All the trains, all at once :-)

That’s cool. Now we have two - at first pass they look compatible although yours seems more comprehensive. Thanks for this.

I’m a little bemused, this information seems so fundamental to making use of BODS that it’s puzzling that it isn’t widely available and supported. Presumably the model for BODS is that of a data ‘wholesaler’, providing information to other servers, rather than directly to the client.

I guess the same is true of the TFL streams too. Having made this information available, how do you actually anticipate it being used? Would I be right in thinking that your model is that this data will be provided to a third-party server which will then handle what could be a very large number of client connections? Is there scope for those client connections coming to you directly?


To be honest, I’m not entirely sure how the LineRefs are assigned. I’d be hesitant to assume they’ll remain the same. I wouldn’t be surprised if a new LineRef is assigned when a bus route changes operator, for example.

Please note that the data in the BODS SIRI-VM feed comes from a completely different system to the TransXChange data, so routes may not correspond exactly (particularly in the case of special routes).

I can’t speak for how the DfT intends BODS be used, but I probably wouldn’t have (public) clients making requests to BODS directly if only for the fact that this would compromise my BODS API key.

With regards to the Unified API, it depends a little bit on what you’re doing. But suppose you’re developing a public website or app. You should keep your API key secure, and therefore you’d want to use an intermediary server. Since by default you’re limited to 500 requests per minute, it should ideally not be a simple proxy but rather coordinates requests so you’re not making duplicate or redundant requests.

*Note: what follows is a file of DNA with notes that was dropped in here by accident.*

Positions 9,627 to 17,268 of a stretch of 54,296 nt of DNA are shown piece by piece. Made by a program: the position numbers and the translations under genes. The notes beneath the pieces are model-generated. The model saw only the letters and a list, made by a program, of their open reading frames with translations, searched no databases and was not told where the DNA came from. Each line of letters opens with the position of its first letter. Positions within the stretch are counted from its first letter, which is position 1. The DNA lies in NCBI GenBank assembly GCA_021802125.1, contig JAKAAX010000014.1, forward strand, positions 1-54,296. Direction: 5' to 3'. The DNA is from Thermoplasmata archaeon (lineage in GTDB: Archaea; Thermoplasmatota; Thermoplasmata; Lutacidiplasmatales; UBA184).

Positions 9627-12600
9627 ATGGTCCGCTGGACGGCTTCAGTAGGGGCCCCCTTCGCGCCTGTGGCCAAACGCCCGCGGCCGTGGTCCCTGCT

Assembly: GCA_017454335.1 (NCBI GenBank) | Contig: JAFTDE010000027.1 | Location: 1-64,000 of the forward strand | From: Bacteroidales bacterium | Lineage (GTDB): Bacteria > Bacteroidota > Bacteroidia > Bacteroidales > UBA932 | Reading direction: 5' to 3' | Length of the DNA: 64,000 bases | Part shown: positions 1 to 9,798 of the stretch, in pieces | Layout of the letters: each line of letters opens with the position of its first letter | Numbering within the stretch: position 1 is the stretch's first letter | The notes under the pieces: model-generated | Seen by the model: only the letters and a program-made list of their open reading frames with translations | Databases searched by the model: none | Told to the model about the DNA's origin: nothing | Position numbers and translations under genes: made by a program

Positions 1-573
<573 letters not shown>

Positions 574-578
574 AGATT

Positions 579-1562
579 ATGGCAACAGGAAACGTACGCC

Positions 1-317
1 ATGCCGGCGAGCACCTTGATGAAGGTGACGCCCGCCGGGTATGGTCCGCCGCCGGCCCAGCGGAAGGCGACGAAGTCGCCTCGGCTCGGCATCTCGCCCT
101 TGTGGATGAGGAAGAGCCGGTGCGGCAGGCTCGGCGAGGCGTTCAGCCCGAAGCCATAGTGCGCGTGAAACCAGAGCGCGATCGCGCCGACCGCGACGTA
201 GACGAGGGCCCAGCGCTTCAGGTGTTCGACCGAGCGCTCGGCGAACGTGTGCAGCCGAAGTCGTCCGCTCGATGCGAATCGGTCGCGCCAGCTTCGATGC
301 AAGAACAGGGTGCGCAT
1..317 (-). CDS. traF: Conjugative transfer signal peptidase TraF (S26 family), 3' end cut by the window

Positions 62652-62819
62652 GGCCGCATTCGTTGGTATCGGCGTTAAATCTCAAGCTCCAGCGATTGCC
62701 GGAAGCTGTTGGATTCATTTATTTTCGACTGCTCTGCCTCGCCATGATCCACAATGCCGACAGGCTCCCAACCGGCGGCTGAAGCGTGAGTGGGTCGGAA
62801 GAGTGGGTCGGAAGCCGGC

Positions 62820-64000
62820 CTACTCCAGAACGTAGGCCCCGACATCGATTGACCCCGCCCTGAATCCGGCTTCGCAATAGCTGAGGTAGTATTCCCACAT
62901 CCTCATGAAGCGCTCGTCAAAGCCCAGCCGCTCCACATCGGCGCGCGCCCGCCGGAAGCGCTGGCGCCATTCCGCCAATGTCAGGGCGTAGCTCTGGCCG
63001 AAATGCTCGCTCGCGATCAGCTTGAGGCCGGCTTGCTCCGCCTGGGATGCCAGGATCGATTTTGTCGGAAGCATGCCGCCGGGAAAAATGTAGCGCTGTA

For example, take an app that displays the status of the Tube network. You might have a server that sends a request to the Unified API every minute to get the latest status information. And then the app makes requests to that server to retrieve the Tube status. So no matter how many people are using the app, you’re only making one direct request to the Unified API per minute.

Note that this is just my thoughts and advice, rather than specific TfL policy. And if you’re developing something as part of a hackathon, for example, it’s going to be quite a different situation to if you’re developing a very popular smartphone app.

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Something like this works for us…

The filters are for when the Cloudfront has one of it’s occasional moments.

My attempts to get simple bus route and arrivals information for one service (the W30) from BODS have made me appreciate what an brilliant job TFL have done in presenting data sensibly and consistently. It’s chalk and cheese!

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Thanks for the good feedback.

We realise it’s not so straightforward to get live location data for particular bus routes, so we’ll see what we can do to address this.

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Thanks, it’s appreciated. I live on the border of London and Hertfordshire so many of my local routes are not TFL operated. I want to integrate arrivals information for some non-TFL services - like the 508 and W30 - but so far it’s defeating me. I can’t even work out the routes! It really does make me respect what you’ve done here.

As far as location data goes, lat and lon are what we want (so that we can cook our own prediction algorithms) but I understand that there’s been push-back on providing that. Presumably there’s no push back on providing it to BODS because … it’s not that easy to use?

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The situation may have been different in the past, but at this time there is no sort of push-back on providing bus locations and we’re actively working to improve our provision of this information.

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Ah yes, I recall getting told in no uncertain terms about the pushback at a TfL event in the O2 Centre once. It’s nice to know “those people” have moved on and we can actually get around to actually helping people. :roll_eyes: